Stir ingredients with ice, strain into a chilled cocktail glass. Garnish with a cherry (or two).
If I could only order one drink for the rest of my life, it may very well be a Perfect Manhattan. There is something wonderful that happens when you put sweet and dry vermouth together in the same glass. A subtle tweak that really changes the personality of this classic. Continue reading
Two for His Heels
3/4 oz Genever <Bols>
3/4 oz Dry Vermouth <Dolin>
3/4 oz Sweet Vermouth <Dolin>
3/4 oz Amontillado Sherry <Lustau>
Barspoon Orgeat <Fee Bros>
Orange bitters <Regan’s>
Stir with ice, strain into a chilled cocktail glass. Garnish with a cherry (or two).
Friday nights are usually cocktail nights in the Muddle household (and Saturday too, if I’m being completely honest…and sometimes Thurdsays…). While we sip our drinks, board games and card games often make their way to the table. A few drinks and some friendly competition make for quite an enjoyable evening.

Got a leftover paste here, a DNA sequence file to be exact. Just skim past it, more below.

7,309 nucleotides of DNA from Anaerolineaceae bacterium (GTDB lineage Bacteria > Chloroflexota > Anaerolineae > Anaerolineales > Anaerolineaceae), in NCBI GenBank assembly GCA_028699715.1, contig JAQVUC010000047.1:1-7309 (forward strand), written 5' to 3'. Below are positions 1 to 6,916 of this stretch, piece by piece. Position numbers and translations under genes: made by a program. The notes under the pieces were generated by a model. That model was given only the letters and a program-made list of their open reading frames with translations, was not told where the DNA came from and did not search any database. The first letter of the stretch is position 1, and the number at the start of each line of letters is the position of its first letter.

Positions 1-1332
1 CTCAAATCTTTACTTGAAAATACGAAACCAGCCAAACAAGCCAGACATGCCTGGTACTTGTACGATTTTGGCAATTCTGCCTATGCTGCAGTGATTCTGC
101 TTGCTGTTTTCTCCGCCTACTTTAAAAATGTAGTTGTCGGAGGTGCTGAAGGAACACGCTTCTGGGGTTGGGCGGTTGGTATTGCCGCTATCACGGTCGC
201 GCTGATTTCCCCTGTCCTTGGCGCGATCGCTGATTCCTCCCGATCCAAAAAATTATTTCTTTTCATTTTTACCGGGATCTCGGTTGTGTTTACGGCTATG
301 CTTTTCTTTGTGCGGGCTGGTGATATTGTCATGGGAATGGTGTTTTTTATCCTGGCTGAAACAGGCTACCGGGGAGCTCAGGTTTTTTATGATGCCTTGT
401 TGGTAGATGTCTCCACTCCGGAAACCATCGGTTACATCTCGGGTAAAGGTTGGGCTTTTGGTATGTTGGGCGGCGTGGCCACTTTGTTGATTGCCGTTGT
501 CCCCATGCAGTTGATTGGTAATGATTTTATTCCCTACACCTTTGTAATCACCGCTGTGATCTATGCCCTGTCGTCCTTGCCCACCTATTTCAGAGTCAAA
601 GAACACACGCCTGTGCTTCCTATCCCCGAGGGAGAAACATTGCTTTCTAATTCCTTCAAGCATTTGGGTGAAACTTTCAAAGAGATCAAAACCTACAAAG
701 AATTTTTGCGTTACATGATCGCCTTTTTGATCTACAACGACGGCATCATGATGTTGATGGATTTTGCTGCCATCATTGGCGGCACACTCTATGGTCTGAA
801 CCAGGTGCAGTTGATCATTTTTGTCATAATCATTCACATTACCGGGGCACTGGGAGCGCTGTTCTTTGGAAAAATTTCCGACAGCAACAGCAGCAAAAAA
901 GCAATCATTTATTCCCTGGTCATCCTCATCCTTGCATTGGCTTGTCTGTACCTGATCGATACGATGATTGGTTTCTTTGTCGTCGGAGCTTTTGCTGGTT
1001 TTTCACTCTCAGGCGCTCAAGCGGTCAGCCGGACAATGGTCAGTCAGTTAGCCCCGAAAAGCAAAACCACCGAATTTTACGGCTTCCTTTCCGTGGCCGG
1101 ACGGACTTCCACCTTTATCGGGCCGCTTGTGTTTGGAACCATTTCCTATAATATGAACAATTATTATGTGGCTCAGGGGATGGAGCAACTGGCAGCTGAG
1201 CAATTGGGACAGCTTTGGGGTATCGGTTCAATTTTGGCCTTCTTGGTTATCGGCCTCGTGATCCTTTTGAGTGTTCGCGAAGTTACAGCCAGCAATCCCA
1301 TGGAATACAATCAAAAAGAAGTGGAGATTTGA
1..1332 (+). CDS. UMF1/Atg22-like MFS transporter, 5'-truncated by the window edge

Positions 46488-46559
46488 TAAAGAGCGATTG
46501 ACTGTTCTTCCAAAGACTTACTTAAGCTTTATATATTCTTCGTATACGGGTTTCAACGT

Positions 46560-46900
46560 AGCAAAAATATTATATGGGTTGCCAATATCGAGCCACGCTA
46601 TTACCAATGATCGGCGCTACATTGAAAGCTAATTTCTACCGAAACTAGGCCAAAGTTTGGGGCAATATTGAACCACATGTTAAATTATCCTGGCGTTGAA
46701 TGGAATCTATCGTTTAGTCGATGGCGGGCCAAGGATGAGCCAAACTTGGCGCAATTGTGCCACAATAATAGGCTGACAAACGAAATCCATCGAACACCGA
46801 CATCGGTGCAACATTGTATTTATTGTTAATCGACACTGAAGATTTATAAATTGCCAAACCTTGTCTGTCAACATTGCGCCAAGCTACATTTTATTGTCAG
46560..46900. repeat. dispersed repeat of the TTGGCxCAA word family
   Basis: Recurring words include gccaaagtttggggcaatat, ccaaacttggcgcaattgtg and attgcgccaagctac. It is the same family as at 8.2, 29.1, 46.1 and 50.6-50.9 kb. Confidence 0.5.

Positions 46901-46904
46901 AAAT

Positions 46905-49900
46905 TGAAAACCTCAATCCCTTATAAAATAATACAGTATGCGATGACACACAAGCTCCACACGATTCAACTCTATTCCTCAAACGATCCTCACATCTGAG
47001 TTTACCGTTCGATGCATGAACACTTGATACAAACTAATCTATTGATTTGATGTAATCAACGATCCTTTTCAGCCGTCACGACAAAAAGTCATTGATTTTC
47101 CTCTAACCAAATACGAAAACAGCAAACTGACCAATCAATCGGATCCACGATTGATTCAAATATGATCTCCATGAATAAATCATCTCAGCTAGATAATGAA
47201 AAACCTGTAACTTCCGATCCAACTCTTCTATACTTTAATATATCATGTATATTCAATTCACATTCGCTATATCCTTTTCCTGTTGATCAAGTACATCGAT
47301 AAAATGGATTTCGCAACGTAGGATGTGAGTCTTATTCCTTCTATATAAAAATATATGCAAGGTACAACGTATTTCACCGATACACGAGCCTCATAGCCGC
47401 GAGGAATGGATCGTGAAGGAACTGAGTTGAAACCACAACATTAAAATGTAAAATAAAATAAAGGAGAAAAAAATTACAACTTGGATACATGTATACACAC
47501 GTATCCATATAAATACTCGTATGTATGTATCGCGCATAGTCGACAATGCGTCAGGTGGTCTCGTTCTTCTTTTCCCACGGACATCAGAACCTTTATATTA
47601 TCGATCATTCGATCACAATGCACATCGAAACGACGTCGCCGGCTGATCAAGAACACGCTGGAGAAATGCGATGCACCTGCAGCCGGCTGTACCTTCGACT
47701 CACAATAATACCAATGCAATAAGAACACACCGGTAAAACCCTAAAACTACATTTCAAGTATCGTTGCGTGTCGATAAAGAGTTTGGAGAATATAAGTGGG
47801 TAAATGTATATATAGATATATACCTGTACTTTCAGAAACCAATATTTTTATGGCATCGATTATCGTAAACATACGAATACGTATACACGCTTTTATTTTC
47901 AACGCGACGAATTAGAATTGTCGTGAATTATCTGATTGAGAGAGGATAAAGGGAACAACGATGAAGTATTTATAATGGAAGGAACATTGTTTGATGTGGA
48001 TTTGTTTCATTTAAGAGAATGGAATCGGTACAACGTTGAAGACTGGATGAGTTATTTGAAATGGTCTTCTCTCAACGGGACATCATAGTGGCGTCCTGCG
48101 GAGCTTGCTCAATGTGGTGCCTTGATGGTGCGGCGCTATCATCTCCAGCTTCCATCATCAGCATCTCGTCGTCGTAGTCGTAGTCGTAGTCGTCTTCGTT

1 1/2 oz Campari
1 1/2 oz Sweet Vermouth <ideally an Italian one like Martini and Rossi, but any vermouth will do>
Combine Campari and Sweet Vermouth in a rocks or highball glass with ice, top with club soda and give a quick stir. Garnish with orange wedge or peel
This post is the first (kind of*) in a series on classic drinks. I’m using the term “classic” loosely here, as a way to refer to standard drinks that everyone should know. They don’t necessarily have to be old to be considered classic, but they do have to be delicious.
* Of course I just thought of this series title, but some of my previous posts certainly meet the criteria